Natalie Portman denies she dated ‘creepy’ Moby; he begs to differ
Just 30 pages into his new memoir, “Then It Fell Apart,” musician Moby details meeting actress Natalie Portman in 1999 in Austin, Texas.
In the same month that year, Moby achieved international fame with his breakout album, “Play,” and Portman starred in “The Phantom Menace.”
“I was a bald binge drinker who lived in an apartment that smelled like mildew and old bricks, and Natalie Portman was a beautiful movie star,” he writes. “But here she was in my dressing room, flirting with me.”
He goes on to detail what he calls a dating relationship with Portman, a characterization the “Vox Lux” star has publicly disputed.
“I was surprised to hear that he characterised the very short time that I knew him as dating because my recollection is a much older man being creepy with me when I just had graduated high school,” Portman said in an interview with Harper’s Bazaar UK.
“There was no fact checking from him or his publisher — it almost feels deliberate,” she added. “That he used this story to sell his book was very disturbing to me. It wasn’t the case. There are many factual errors and inventions. I would have liked him or his publisher to reach out to fact check.”
Moby responded in an Instagram post Wednesday with a photo of the two of them from that year, evidently meaning to serve as proof. (He’s bare-chested with his arm around Portman.)
“I recently read a gossip piece wherein Natalie Portman said that we’d never dated. This confused me, as we did, in fact, date,” he wrote in the caption. “And after briefly dating in 1999 we remained friends for years. I like Natalie, and I respect her intelligence and activism. But, to be honest, I can’t figure out why she would actively misrepresent the truth about our (albeit brief) involvement.”
He added a postscript: “I completely respect Natalie’s possible regret in dating me (to be fair, I would probably regret dating me, too), but it doesn’t alter the actual facts of our brief romantic history.”
To hear Moby tell it, after her visit to his dressing room, they met up at the MTV Video Music Awards, where Steven Tyler told Moby “she’s so hot,” then attended a Donatella Versace party together where he performed.
“I was thirty-three and she was twenty,” he writes of the night at the VMAs, “but this was her world.” (“He said I was 20; I definitely wasn’t. I was a teenager. I had just turned 18,” Portman told Harper’s. In 1999, she would have turned 18 in June.)
As he performed at the Versace party, he writes, “Natalie was there, dancing with Madonna and Gwyneth Paltrow. In unison they raised their hands and smiled and cheered. For me. … Somehow a door had opened into this flowing, golden world, and Natalie and Gwyneth and Madonna and David Letterman and Elton John were holding it open, smiling and telling me they loved me.”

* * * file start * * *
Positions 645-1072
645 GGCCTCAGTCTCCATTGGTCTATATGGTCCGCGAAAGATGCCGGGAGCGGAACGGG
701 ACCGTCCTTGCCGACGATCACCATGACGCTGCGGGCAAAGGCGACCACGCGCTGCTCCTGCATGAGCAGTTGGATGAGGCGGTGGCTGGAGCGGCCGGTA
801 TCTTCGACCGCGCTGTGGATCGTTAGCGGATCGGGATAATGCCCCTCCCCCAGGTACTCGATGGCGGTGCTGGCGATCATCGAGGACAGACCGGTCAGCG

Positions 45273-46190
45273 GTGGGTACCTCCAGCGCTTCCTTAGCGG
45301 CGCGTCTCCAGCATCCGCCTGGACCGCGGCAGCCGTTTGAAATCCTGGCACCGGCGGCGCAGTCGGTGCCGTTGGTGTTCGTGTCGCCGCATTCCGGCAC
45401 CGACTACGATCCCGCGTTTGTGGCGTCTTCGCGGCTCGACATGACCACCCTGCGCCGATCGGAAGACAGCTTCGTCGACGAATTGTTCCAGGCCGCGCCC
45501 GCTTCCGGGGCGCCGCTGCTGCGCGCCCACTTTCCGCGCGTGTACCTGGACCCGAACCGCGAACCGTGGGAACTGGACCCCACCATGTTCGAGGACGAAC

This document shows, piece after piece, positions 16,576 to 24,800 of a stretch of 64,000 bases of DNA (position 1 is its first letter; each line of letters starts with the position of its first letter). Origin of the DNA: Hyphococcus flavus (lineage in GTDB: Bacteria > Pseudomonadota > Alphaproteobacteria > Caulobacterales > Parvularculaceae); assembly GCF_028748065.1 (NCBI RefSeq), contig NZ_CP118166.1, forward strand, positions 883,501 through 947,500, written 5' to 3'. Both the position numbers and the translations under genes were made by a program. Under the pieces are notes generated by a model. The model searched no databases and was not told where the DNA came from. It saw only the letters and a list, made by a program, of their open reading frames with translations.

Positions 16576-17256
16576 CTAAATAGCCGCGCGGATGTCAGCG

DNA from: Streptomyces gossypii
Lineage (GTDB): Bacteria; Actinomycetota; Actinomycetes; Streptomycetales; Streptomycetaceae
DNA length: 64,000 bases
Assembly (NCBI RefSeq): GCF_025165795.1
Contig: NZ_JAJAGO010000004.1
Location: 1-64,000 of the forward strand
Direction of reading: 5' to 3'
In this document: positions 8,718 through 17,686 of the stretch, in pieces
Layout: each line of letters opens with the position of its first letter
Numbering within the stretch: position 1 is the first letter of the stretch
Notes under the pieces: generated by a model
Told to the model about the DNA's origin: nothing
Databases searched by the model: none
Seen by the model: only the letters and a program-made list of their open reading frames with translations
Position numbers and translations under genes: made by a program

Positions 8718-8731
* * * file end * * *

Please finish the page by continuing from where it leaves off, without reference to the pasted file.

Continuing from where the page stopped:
In a subsequent chapter, he details an “amazing night” with her in Cambridge, Mass., : “We held hands and wandered around Harvard, kissing under the centuries-old oak trees. At midnight she brought me to her dorm room and we lay down next to each other on her small bed. After she fell asleep I carefully extracted myself from her arms and took a taxi back to my hotel.”
In a third chapter, their relationship reaches past tense: “For a few weeks I had tried to be Natalie’s boyfriend, but it hadn’t worked out,” he writes. “I was relieved that I’d never have to tell her how damaged I was.”
In her interview with Harper’s, Portman described their time together in much less romantic terms.
“I was a fan and went to one of his shows when I had just graduated,” she said. “When we met after the show, he said, ‘let’s be friends’. He was on tour and I was working, shooting a film, so we only hung out a handful of times before I realized that this was an older man who was interested in me in a way that felt inappropriate.”
By Thursday, the situation had gotten serious, with Moby writing on Instagram that he had received threats.
“[T]here’s ample photographic evidence that we briefly dated and then were friends(some pictures included in this post),” he wrote. “It hurts to be lied about, especially as I’ve always respected her, and I thought we were friends.
“But I’ve been receiving anonymous threats of violence from her fans, and it’s affecting my business and my health. So what should I do? What do you do when people believe lies and accusations and not actual photographs and evidence? I want to take the high road, but I honestly don’t know what to do.”
In a later Instagram post, Moby wrote that he had decided he was going to allow people to “attack … slander … lie” about him, while he, an activist, would be “trying to save animals and help stop humans from destroying the only home we have. Bye.”
Portman has remained silent on the issue on her own Instagram account.
Times staff writer Christie D’Zurilla contributed to this report.
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